Senate Majority Leader Mitch McConnell (R-KY) has been running neck-and-neck with Donald Trump down the path of destroying America. Trump’s wrecking ball has been smashing the country’s institutions and the fourth estate aka the media. On the other hand, the Kentucky senator has quietly been dismantling the Senate: the only work they do is install less-than-savory conservative judges.
The self-described “Grim Reaper” has stood at the Senate door killing the nearly 400 bills, many of them partisan, that the House has sent to him. What he may not have realized was that he has been standing on thin ice. This Kentucky newspaper op-ed may wake up McConnell.
The Courier-Journal printed the opinion piece by a “sixth-generation Kentuckian, professor of law, and Dean’s Distinguished Scholar at Boston College” Kent Greenfield, He wrote:
‘We Kentuckians know that our word is our bond. Oaths are the most solemn of promises, and their breach results in serious reputational — and sometimes legal — consequences. President Donald Trump will soon be on trial in the Senate on grounds that he breached one oath. Senate Leader Mitch McConnell is about to breach two.’
In its primary body, the Constitution speaks about an oath just three times. The first is the president’s oath:
‘The Constitution mentions an oath only three times in its main body. The most famous is the oath the president swears upon taking office, set out word for word in Article II. That article is otherwise quite vague and abstract in describing the president’s powers and obligations. Constitutional scholars have debated for 200 years what the “executive power” means, for example.’
Chief Justice John Roberts screwed up President Barack Obama’s oath of office:
‘But the framers of the Constitution thought the specific words of the oath mattered, and every president has sworn to “faithfully execute the Office of the President … and … preserve, protect and defend the Constitution.” (When Chief Justice John Roberts flubbed the words in President Barack Obama’s first inauguration in 2008, they performed a do-over the next day.)
‘The core of this presidential oath is faithfulness. This promise mirrors the responsibility mentioned later in Article II that the president “shall take care that the Laws be faithfully executed.” These are the only two times in the Constitution that faithfulness is mentioned. It is the central presidential obligation. The opposite of faithfulness? Corruption and abuse of power. And those constitutional sins, of course, are exactly the basis of the House’s vote to impeach President Trump and will be the focus of the Senate’s trial.’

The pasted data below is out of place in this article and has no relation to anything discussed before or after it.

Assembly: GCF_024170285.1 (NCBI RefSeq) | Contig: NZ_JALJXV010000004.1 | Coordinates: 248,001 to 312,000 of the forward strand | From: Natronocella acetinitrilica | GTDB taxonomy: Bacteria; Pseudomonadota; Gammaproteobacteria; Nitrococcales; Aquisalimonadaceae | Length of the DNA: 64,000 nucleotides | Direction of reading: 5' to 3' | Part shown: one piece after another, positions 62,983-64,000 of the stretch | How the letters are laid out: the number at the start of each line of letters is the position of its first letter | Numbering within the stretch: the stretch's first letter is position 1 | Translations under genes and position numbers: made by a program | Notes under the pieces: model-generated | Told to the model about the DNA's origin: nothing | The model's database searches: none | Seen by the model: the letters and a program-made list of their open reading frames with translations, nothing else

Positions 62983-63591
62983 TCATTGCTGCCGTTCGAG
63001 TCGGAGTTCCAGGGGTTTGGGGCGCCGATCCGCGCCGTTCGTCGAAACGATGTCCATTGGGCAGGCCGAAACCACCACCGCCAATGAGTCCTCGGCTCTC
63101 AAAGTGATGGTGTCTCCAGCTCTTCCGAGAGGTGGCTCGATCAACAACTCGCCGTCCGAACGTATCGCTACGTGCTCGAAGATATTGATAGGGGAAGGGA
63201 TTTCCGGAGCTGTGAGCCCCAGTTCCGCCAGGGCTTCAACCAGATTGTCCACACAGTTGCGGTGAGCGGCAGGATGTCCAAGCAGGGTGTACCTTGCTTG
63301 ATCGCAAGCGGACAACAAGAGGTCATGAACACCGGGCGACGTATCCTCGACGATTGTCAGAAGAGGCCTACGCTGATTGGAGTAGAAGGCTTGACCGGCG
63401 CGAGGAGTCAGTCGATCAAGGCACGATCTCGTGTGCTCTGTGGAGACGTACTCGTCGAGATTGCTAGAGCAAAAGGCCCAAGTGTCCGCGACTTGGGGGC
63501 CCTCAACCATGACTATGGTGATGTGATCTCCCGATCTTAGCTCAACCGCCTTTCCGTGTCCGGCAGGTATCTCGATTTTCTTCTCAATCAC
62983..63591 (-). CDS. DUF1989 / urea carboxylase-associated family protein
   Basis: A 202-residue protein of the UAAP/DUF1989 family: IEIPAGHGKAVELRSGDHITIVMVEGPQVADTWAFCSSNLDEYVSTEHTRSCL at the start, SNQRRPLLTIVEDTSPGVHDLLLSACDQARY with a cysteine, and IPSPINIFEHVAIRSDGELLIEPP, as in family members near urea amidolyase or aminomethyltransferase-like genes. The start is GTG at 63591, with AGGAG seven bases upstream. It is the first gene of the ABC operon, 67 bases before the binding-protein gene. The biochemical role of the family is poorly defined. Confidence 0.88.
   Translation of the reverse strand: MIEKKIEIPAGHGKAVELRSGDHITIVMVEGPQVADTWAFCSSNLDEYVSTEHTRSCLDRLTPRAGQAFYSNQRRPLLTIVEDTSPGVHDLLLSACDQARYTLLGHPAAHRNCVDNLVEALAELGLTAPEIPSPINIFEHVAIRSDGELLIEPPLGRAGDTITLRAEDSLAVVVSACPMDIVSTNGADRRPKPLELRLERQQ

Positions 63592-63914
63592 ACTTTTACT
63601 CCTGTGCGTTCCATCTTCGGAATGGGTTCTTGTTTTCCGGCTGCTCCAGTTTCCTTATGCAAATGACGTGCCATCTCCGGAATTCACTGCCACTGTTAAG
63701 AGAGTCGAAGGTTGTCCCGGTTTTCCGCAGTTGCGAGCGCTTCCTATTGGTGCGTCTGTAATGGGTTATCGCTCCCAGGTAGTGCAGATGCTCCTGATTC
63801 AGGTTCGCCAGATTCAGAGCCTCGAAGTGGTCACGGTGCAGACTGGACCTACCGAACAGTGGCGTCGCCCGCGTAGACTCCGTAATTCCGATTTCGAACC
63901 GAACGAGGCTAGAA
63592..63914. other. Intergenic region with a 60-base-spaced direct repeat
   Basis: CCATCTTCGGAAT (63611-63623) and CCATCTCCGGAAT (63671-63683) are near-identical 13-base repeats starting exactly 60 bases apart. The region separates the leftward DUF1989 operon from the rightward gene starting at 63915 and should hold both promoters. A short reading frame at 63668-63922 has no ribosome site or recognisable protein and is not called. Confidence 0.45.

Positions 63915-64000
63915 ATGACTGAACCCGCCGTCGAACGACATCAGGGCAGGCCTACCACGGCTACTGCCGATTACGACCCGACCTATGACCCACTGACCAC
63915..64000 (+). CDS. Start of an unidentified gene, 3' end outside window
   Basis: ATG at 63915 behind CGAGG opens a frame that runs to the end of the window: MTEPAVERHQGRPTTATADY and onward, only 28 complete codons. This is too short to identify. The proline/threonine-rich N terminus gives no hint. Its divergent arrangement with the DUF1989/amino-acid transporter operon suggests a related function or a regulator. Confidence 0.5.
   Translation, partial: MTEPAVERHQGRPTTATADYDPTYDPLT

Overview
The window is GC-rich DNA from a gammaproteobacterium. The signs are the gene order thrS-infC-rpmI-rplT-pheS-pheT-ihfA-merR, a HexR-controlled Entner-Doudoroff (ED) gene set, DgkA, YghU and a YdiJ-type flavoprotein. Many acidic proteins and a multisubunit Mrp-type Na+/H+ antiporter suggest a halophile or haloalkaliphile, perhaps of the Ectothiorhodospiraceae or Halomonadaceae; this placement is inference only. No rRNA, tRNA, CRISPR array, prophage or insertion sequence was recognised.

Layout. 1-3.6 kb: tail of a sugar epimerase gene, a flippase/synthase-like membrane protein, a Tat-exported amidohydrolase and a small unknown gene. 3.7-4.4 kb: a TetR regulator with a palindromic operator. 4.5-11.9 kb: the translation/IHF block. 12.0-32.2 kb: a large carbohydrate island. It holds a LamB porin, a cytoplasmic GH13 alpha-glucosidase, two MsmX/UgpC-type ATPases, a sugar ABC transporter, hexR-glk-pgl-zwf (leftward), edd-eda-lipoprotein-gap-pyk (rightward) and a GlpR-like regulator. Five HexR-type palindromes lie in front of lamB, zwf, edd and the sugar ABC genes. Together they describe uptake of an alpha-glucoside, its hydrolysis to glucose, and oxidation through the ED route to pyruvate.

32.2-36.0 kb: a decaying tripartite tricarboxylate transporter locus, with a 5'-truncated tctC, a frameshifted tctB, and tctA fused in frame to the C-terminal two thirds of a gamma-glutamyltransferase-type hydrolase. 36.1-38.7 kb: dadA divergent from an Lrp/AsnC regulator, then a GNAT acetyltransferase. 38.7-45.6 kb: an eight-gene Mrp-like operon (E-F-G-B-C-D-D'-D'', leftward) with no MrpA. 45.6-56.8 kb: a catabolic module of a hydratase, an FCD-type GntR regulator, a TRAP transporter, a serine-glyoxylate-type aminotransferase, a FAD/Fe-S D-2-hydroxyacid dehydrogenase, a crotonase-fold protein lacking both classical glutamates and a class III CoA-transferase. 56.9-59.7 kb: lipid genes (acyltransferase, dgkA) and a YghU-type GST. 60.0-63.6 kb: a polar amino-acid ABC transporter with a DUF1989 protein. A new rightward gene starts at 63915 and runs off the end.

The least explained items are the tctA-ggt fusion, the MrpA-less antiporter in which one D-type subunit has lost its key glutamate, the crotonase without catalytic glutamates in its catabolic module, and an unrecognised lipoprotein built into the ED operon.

Then, there was the second oath mention in Article VI, written for all “state and federal officers:”
‘A second oath in the Constitution is in Article VI, which requires all state and federal officers to swear an “Oath … to support this Constitution.” This was a big deal to the framers. The Constitution was the “supreme law of the Land” and even state officials were henceforth “bound by Oath” to it. Like all U.S. senators, congressional representatives, state governors and judges, and other officials, Sen. Mitch McConnell took this oath when he took office. ‘
The third mention of “oath” gave the Senate the ‘”sole” power to “try all impeachments:”
‘The third oath is the rarest. In Article I, the Constitution gives the Senate the “sole” power to “try all impeachments,” and the Constitution requires that “when sitting for that Purpose, they shall be on Oath or Affirmation.” This special oath only kicks in when the Senate tries an impeachment, and this will be only the third time when a president has been so tried. The framers wanted to make sure the Senate would never take such a trial lightly — this oath requirement is over and above the oath each senator has already taken to support the Constitution.’
While not in the Constitution, Senate rules to contain a Senate oath:
‘The Constitution does not set out the text of the trial oath, but the Senate rules do. Senators will ‘‘solemnly swear … that in all things appertaining to the trial of the impeachment of Donald J. Trump, now pending, I will do impartial justice according to the Constitution and laws: So help me God.’’
Greenfield wrote about this impeachment trial oath:
‘The presidential oath and the senatorial oath to be taken before an impeachment trial are kin. The president must act faithfully and without corruption. In those (presumably) rare situations in which the president has failed to be faithful, the Senate is required to be faithful in its adjudication of the case against him.’
Then, the professor of law connected McConnell to the current trial:
‘But we have already seen indications that McConnell has no intention of doing impartial justice. He has said that he does not consider himself an “impartial juror.” He is coordinating strategy with the White House. He has already called the case against the president “thin” and “incoherent.”
‘Every senator has a constitutional obligation of impartiality. But McConnell’s role as Senate leader makes his obligation even more important and crucial to the constitutional framework. This is not a time for political cynicism or constitutional faithlessness. McConnell’s loyalty to Trump should not overwhelm his loyalty to the Constitution. If he fails in this, he is not only violating his Article I oath but his Article VI oath.
The Mueller Report Adventures: In Bite-Sizes on this Facebook page. These quick, two-minute reads interpret the report in normal English for busy people. Mueller Bite-Sizes uncovers what is essentially a compelling spy mystery. Interestingly enough, Mueller Bite-Sizes can be read in any order.